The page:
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    Thursday, April 18, 2024

    OPINION: Stonington should step away from cronyism charter reform

    The freshly percolating idea of charter reform in Stonington seems, at the outset, to stem from the very core values of cronyism, appointing your pals to positions of influence.

    The principal reason given for proposals to crack open Stonington’s charter for some specific and perhaps still-unknown changes is that Town Clerk Sally Duplice is retiring in 2026, and she and others apparently have in mind a replacement who doesn’t live in town, and therefore, can’t run for the post.

    So proposed charter reform, which, of course, is uncontrollable and not limited to any topic, once it starts, is meant to begin by making the clerk and tax collector positions elected and not appointed.

    Duplice made an alarmist plea last month to the Board of Selectmen for charter change to create an appointed clerk position instead of an elected one.

    “I can’t think of anyone in the town that can do this job,” she told the board.

    How does she know?

    I understand the job is difficult and requires training and certification. It seems like the current clerk is good at it. I don’t know her, but her office seems to run very well.

    But, let’s be honest, it’s not rocket science.

    The clerk and other charter reform advocates obviously have a specific replacement in mind, someone who needs to be appointed and can’t run for office. Appointing insiders is the textbook definition of cronyism and a really, really bad reason for the town to embark on a momentous opening of the charter to change.

    The vast majority of town clerks in Connecticut are elected and not appointed. All those communities manage to find, among their own ranks, qualified individuals to manage the clerk’s office.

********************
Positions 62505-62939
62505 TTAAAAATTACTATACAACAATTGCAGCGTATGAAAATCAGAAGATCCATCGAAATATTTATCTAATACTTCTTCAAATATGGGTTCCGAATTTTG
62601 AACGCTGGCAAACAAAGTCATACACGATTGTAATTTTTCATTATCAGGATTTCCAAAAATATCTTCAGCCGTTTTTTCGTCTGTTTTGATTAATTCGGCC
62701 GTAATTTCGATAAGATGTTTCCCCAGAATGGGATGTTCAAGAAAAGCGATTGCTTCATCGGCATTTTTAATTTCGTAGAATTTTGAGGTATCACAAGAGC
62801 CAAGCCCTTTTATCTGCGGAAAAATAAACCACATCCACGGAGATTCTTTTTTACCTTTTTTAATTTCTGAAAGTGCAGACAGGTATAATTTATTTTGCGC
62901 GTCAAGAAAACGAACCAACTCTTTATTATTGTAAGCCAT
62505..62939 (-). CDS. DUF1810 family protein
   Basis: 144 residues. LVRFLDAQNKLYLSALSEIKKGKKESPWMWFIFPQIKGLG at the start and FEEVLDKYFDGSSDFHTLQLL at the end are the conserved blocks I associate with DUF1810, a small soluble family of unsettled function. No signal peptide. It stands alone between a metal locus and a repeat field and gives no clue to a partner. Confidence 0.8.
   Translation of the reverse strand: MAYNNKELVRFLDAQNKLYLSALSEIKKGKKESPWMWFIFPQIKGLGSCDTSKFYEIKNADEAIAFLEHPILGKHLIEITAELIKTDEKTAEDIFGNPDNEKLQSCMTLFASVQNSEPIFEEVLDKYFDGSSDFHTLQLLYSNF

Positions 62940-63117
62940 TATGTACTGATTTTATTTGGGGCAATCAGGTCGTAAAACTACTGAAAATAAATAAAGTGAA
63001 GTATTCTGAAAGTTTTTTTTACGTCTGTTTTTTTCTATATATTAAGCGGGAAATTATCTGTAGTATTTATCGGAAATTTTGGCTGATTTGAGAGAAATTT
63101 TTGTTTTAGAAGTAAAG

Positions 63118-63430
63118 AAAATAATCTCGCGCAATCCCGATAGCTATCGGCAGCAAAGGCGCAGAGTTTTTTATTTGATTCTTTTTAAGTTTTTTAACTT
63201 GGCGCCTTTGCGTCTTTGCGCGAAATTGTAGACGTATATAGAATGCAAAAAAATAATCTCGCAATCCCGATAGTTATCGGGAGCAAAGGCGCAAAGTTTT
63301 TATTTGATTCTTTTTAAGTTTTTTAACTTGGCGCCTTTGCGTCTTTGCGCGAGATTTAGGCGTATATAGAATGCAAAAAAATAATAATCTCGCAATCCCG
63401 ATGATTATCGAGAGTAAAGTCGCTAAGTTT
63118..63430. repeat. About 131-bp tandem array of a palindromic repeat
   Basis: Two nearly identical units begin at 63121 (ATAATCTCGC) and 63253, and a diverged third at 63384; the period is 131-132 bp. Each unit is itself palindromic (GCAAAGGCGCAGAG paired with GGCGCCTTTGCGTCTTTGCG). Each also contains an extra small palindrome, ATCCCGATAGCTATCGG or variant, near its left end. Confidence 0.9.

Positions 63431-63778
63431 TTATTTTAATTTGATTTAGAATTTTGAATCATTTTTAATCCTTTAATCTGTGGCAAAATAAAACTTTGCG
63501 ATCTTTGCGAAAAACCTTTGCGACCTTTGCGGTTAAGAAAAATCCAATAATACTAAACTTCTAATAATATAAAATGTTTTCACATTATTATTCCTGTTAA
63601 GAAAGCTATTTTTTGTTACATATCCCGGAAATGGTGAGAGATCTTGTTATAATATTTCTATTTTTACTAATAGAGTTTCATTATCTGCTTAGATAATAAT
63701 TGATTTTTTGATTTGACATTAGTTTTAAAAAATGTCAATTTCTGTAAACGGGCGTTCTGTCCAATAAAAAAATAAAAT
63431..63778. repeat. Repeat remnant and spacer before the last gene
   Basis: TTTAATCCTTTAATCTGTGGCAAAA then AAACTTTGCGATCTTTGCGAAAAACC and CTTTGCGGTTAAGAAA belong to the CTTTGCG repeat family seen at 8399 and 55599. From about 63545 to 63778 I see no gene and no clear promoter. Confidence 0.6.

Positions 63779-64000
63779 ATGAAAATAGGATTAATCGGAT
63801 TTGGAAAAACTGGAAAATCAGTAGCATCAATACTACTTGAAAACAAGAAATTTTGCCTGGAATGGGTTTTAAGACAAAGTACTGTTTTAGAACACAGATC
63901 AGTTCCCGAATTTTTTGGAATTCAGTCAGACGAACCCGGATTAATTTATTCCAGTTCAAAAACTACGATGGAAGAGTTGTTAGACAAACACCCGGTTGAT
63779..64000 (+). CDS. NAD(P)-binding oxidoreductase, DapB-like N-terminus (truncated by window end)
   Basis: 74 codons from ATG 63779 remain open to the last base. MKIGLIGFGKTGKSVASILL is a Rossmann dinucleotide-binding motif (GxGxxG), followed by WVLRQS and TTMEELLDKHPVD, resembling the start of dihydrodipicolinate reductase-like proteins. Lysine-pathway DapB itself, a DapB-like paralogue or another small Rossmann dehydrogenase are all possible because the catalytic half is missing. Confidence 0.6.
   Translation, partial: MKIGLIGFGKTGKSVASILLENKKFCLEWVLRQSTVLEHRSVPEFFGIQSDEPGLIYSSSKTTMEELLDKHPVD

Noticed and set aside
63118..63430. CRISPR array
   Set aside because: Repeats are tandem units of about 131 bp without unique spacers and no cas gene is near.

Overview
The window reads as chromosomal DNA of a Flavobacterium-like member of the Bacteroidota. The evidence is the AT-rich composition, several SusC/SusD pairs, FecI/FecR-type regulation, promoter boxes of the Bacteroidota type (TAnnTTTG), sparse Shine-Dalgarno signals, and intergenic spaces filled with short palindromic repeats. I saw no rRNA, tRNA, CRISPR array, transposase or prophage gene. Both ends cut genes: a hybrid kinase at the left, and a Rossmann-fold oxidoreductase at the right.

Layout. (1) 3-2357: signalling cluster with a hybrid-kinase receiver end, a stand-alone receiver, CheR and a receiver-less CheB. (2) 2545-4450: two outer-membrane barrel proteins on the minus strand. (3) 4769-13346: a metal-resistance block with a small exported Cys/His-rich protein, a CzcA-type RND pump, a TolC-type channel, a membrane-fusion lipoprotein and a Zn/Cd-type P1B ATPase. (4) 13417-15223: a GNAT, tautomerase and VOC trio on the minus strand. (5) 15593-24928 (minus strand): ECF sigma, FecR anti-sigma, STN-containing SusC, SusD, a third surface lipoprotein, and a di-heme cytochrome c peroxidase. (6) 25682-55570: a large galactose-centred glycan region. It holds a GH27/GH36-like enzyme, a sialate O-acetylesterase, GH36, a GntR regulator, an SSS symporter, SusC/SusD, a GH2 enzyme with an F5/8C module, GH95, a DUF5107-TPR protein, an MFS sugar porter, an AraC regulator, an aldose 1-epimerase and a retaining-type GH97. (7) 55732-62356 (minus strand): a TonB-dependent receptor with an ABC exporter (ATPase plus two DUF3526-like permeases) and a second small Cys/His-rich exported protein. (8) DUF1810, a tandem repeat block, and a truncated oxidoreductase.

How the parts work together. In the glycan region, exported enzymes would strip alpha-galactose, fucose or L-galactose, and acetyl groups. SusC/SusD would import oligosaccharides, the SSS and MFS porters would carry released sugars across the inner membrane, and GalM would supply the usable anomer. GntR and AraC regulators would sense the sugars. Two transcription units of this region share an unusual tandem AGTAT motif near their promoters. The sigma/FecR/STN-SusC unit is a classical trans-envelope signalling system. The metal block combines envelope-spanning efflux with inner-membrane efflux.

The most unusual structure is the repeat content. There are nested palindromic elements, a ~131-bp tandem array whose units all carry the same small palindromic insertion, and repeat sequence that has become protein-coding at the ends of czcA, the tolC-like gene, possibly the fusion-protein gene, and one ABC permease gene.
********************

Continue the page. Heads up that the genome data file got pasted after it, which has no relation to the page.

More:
Why is Stonington any different?

    And, most important, in my mind, they serve specific terms — in Stonington it’s four years — and are not awarded what may turn into lifetime appointments, as cronies.

    As elected officials, they are beholden to voters, which in this age of challenges to democratic norms, is very important.

    There is enough cronyism in all small towns, without further baking it into the charter.

    Proposing changes to the charter to be able to hire some specific individuals in town seems to be at the top of the list of some other bad ideas for reform. Others I’ve heard on the wish list, like making selectperson terms four years instead of two, also seem like un-Democratic nonstarters to me.

    Again, the great majority of selectpersons in Connecticut serve two-year terms. That doesn’t mean they can’t continue in office longer, if voters agree.

    But voters get a say in that. I wouldn’t vote to give up that privilege and I would urge all my neighbors to join me in keeping the great community of Stonington as democratic and responsive to voters as possible.

    There’s also talk of changing the charter so that women can be called selectwomen instead of selectmen.

    C’mon. We don’t need to change the charter just to respect elected selectpersons with a correct and appropriate title they prefer. Just do it. No one is going to complain.

    Just look at New London, where Mayor Michael Passero continues to thumb his nose at an important part of the city’s charter he doesn’t like, requiring department heads to live in the community.

    Hail to Stonington’s “selectwomen” for the rest of their well-earned and deserved two-year terms. May voters consider giving them more.

    There is no need in 2024 to change the charter to respect their service and use the titles they prefer.


    This is the opinion of David Collins

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